Soon tesla found people to back his research and invented a polyphase alternating current system of generators, transformers and dynamos, obtaining about 30 patents on the system. During a lecture at the American Institute of Electrical Engineers, the attention of a key person to Tesla’s success was caught, George Westinghouse. George Westinghouse was a major competitor to Edison in the War of Currents, he bought the patents and inventions for sixty thousand dollars, determined to spread the word of the “Tesla system” or alternative current (History Staff; Vujovic; Biography Editors). Westinghouse hired Tesla and gave him a lab of his own. Edison became bitter at the thought of losing his DC Empire.
He would soon begin to run a vigorous negative press campaign against Westinghouse and Tesla. In an attempt to maintain his empire, Edison arranged for a murder on death row to be put to death using an AC electric chair in front of the public as a stunt to make AC seem dangerous (History Staff). Tesla did not respond to the attacks and would continue to patent seven more inventions in that time. In 1893 at the Worlds Columbian Exposition in Chicago, the Westinghouse Corporation was chosen to supply the lighting, and Tesla was allowed the opportunity to conduct a demonstration of his system there (Biography Editors). Two years later Tesla’s generators were used to harness the power of Niagara Falls in the Westinghouse Niagara Falls Power Plant Project.
The AC power that was produced by the generators was transported twenty two miles away to the city of Buffalo, NY (“Tesla, Nikola” The Encyclopedia). This was “the final victory” for AC energy, and it fulfilled one of his lifelong visions of harnessing water power (Vujovic). Despite Edison’s attempts to discredit AC power, Westinghouse and Tesla still emerged the victor of the War of Currents. AC power was simply a superior power source so no matter how hard Edison could have tried to maintain his DC power empire, it would have never prevailed over AC power (“Tesla, Nikola” The Encyclopedia). AC became the standard power for the twentieth century, and is still widely used today (Vujovic). The AC motor and polyphase system were Tesla’s most successful inventions but they were not his only inventions and discoverers.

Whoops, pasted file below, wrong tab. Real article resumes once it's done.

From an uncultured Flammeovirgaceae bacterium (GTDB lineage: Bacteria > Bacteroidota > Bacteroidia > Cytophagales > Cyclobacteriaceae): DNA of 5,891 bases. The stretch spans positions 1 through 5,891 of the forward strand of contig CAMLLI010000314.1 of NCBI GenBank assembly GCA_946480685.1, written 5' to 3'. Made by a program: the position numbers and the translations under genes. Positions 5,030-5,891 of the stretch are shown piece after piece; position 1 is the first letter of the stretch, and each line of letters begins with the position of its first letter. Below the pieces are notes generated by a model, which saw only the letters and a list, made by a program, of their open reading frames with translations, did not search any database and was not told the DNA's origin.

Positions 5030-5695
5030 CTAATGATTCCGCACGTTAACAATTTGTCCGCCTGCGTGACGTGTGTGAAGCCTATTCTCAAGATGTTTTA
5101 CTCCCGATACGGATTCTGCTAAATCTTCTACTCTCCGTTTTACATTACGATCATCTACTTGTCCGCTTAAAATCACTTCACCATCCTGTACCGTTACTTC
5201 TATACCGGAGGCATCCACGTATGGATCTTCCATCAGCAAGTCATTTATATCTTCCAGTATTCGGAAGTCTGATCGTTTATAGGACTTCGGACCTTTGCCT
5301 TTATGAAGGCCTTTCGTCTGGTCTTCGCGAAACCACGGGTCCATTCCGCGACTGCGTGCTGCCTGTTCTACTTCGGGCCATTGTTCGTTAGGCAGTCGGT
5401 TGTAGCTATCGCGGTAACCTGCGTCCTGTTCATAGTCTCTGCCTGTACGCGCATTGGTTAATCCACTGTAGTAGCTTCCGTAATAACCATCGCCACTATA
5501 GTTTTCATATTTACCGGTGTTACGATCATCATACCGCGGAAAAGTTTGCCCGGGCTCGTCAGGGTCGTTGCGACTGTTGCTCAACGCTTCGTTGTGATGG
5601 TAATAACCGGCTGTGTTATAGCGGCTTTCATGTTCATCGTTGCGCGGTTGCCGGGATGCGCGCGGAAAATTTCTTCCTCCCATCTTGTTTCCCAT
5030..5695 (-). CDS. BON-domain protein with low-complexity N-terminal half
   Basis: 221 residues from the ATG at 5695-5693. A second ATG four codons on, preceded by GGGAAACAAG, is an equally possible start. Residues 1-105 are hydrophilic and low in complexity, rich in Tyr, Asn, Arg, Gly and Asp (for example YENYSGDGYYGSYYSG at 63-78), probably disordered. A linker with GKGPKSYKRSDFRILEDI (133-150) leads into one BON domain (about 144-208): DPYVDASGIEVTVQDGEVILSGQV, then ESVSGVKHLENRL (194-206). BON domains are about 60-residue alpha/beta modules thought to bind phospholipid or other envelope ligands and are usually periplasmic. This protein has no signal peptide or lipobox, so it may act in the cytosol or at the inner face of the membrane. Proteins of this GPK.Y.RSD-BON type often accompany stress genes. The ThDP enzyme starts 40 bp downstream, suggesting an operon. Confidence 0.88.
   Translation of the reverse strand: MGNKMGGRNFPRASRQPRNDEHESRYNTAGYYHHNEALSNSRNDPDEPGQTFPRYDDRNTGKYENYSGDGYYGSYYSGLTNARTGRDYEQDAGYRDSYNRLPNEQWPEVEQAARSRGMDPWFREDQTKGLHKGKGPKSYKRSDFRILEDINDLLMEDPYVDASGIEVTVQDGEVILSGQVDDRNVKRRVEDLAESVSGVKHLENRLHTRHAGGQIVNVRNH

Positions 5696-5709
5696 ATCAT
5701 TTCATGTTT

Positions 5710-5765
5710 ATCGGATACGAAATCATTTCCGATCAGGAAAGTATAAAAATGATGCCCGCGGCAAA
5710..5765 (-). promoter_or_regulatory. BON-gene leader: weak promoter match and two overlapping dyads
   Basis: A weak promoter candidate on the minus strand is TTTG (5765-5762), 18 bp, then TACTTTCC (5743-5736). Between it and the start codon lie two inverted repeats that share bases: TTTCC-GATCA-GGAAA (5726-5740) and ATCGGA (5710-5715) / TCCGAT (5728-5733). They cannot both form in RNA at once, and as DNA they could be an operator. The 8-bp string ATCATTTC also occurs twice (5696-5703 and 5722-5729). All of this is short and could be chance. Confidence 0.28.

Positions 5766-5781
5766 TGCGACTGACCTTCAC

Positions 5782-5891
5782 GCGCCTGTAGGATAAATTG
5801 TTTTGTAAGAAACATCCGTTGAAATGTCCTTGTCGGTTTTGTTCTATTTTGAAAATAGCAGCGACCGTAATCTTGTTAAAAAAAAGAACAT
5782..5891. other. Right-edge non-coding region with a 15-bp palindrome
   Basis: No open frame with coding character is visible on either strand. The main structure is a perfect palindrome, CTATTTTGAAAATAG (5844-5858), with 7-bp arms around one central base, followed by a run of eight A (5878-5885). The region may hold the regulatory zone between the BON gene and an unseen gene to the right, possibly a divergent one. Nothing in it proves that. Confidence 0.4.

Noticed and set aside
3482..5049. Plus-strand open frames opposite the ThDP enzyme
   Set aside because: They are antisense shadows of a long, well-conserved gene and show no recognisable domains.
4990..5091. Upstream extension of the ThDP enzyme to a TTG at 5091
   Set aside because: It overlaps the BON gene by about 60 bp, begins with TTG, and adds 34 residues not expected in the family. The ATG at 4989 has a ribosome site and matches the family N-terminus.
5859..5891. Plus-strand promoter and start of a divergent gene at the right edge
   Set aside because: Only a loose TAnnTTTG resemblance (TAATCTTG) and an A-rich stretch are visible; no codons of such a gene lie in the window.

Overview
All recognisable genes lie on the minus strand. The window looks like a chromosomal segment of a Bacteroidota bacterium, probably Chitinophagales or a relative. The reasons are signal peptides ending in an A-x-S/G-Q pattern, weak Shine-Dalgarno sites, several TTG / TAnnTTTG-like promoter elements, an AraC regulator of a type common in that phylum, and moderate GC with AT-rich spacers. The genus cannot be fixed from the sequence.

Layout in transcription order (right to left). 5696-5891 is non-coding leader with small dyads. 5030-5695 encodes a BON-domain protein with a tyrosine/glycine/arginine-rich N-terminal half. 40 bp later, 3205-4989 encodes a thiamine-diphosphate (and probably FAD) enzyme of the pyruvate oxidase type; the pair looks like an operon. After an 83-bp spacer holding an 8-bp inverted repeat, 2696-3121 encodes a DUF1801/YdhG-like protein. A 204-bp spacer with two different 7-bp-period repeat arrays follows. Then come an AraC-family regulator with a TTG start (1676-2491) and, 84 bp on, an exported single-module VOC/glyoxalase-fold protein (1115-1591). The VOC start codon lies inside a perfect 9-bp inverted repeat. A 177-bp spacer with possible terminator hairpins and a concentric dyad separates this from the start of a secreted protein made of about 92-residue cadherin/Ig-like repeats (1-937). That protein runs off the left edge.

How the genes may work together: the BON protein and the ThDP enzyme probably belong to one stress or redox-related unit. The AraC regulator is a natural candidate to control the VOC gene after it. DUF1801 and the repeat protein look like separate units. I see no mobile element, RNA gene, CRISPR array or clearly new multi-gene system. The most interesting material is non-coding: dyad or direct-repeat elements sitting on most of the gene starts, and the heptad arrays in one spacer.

The Tesla coil was invented by Tesla in 1891 and they are still used today in some radios and televisions (Vujovic). They are powerful coils that could generate high enough voltages and frequencies that it led him to the discovery of new light forms such as x-rays, florescent, and neon. They also made it possible for the relaying of radio signals (King). Though Tesla never fought for credit for his discovery of the x-ray he did discover them before Wilhelm Roentgen. Tesla actually discovered x-rays on accident while experimenting with carbon button lamps and shadowgraphs around 1895, just before his lab burned down, that would later be used by Roentgen (Vujovic).